Sassafras

Wendi Rowland

Wendi Rowland

Sarah Duvall

Sarah Duvall

Sassafras Room is a Children’s House classroom on the Toledo Campus. Sarah Duvall and Wendi Rowland are the classroom’s co-teachers.

Australia is such a fascinating continent! We spent another morning in small group lessons learning a little bit more about this unique country. First we reviewed why it is called “The Land Down Under” and how its seasons are opposite from ours. Looking through books we talked about some of the landmarks and important places that can be found there. For example, Uluru, the largest rock in the world is near the middle of the continent in what is known as the outback. Most people live near the edges of the continent because the outback is so hot and dry. There aren’t neighborhoods in the outback, those who live there have to travel great distances before getting to a neighbor’s house. Because of this the children don’t go to school, they have school at home. In the past they would use radios to communicate with their teachers, now they can use computers and the internet. We discovered that Australia has miles and miles of beautiful beaches and that many people in Australia enjoy water sports such as surfing, swimming and snorkeling. We saw pictures of the Sydney Opera House-several of the children commented on how it looks like it has sails on the top of it! The last thing we explored was the Great Barrier Reef. What a beautiful and amazing structure. The children were very interested to learn that the reef is made from tiny animals only about the size of an ant. They also enjoyed looking at pictures of just some of the sea creatures that call the reef home.

In addition to the lessons the children had in small groups, two of our kindergarten students researched and presented to the class information on other animals of Australia. Sabina shared her research about the wombat, another marsupial and Presley shared with us information about the Tasmanian Devil!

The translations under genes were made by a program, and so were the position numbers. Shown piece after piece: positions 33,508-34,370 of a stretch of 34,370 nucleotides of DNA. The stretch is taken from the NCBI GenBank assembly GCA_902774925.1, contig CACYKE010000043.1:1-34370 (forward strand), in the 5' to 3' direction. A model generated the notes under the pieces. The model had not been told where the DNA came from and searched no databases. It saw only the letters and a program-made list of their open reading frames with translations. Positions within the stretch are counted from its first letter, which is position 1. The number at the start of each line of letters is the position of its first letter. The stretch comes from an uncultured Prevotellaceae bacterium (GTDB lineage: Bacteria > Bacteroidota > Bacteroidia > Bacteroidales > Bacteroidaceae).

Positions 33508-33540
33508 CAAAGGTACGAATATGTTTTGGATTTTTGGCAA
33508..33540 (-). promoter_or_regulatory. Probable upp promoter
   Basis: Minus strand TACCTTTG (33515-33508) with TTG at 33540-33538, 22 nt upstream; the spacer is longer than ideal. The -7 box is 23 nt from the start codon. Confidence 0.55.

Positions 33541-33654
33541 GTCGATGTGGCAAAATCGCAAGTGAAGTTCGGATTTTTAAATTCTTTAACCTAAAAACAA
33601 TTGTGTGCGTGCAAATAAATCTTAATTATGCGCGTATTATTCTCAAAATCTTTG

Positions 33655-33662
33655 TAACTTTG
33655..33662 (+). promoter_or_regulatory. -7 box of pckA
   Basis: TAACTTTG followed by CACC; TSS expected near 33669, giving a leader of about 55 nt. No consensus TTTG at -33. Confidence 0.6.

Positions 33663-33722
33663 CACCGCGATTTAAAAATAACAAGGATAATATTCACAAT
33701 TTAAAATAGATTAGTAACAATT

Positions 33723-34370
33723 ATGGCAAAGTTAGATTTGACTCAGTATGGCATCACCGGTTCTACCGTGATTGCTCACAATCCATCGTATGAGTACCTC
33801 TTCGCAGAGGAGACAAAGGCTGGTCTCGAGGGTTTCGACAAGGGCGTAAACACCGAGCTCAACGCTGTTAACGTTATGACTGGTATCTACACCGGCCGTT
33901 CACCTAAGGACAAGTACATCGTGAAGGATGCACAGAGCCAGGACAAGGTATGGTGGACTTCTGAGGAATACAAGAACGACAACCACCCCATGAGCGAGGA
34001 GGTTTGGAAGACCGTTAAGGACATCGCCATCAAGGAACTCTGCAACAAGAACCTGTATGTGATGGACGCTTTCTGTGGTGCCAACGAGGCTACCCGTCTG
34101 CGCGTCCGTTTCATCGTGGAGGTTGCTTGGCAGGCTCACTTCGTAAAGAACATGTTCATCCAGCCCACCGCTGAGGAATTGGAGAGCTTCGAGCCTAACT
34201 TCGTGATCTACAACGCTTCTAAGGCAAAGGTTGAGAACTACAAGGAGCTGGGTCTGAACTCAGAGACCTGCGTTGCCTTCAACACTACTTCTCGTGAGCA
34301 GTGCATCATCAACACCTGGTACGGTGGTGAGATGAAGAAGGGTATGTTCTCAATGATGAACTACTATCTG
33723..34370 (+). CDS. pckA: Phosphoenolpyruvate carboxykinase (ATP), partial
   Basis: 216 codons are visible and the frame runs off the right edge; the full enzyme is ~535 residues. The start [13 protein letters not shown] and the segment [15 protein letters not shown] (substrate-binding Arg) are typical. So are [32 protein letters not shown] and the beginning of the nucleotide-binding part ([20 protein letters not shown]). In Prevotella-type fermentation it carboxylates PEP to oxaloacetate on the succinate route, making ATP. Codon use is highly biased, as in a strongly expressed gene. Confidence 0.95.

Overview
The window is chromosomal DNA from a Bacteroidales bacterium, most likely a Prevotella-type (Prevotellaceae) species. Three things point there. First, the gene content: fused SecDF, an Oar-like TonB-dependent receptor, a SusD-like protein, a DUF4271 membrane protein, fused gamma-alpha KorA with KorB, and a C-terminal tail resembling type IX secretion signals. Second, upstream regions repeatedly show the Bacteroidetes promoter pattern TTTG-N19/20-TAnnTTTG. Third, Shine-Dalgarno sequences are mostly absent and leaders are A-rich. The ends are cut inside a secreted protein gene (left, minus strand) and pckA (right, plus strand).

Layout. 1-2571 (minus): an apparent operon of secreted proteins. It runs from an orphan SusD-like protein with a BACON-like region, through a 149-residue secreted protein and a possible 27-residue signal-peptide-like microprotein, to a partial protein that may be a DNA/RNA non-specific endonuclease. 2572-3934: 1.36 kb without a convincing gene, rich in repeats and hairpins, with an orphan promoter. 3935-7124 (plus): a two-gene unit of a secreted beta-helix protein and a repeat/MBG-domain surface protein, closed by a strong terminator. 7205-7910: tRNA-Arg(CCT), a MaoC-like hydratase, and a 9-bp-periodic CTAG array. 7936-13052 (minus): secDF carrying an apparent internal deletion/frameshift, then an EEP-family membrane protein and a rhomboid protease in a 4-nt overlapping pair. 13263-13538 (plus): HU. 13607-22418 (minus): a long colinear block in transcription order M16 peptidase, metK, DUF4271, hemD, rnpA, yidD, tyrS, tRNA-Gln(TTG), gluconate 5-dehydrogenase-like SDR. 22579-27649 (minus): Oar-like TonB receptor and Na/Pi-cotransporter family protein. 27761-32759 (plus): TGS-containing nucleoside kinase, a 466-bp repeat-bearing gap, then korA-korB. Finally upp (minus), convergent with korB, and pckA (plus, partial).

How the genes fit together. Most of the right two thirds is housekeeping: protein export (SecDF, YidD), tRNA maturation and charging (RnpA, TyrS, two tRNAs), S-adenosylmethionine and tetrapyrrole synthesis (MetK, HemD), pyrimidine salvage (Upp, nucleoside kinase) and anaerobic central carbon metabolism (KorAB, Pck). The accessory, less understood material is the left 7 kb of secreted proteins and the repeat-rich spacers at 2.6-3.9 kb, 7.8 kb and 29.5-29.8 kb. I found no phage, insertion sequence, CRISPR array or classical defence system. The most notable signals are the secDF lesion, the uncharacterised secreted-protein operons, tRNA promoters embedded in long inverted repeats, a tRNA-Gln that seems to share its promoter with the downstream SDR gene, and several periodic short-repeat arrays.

Even though March 20th was the official start of spring, the children were all wondering why the weather didn’t feel more like spring. It was a perfect time to introduce some new work about weather, seasons and clouds. We began by reading a book about a raindrop and its journey and then talked about the water cycle. We saw how water falls from clouds to the Earth. Depending on the temperature it can fall as rain or snow-which it kind of did both that day. We then talked about the various places the water could go-puddles, the ocean, rivers, a pool. But eventually the water evaporates and goes back up into the sky where it collects with other small bits of water and dust to form clouds. When the clouds become too full the water falls back to earth. The children enjoyed experimenting with this first hand. Using a cotton ball to represent a cloud the children could add drops of water until the cotton ball became so full of water it started to “rain”. In another work two pictures of thermometers were placed at the top of the rug, one showing the temperature to be hot the other showing the temperature to be cold. Then the children would sort pictures of clothes according to the temperature they would be worn in. Some children enjoyed playing a matching game with pictures of various weather conditions such as foggy, partly sunny and icy. Other works that can be found on the shelf include sorting pictures by the seasons, cloud nomenclature and the book It Looked Like Spilt Milk along with felt pieces so the children can retell the story.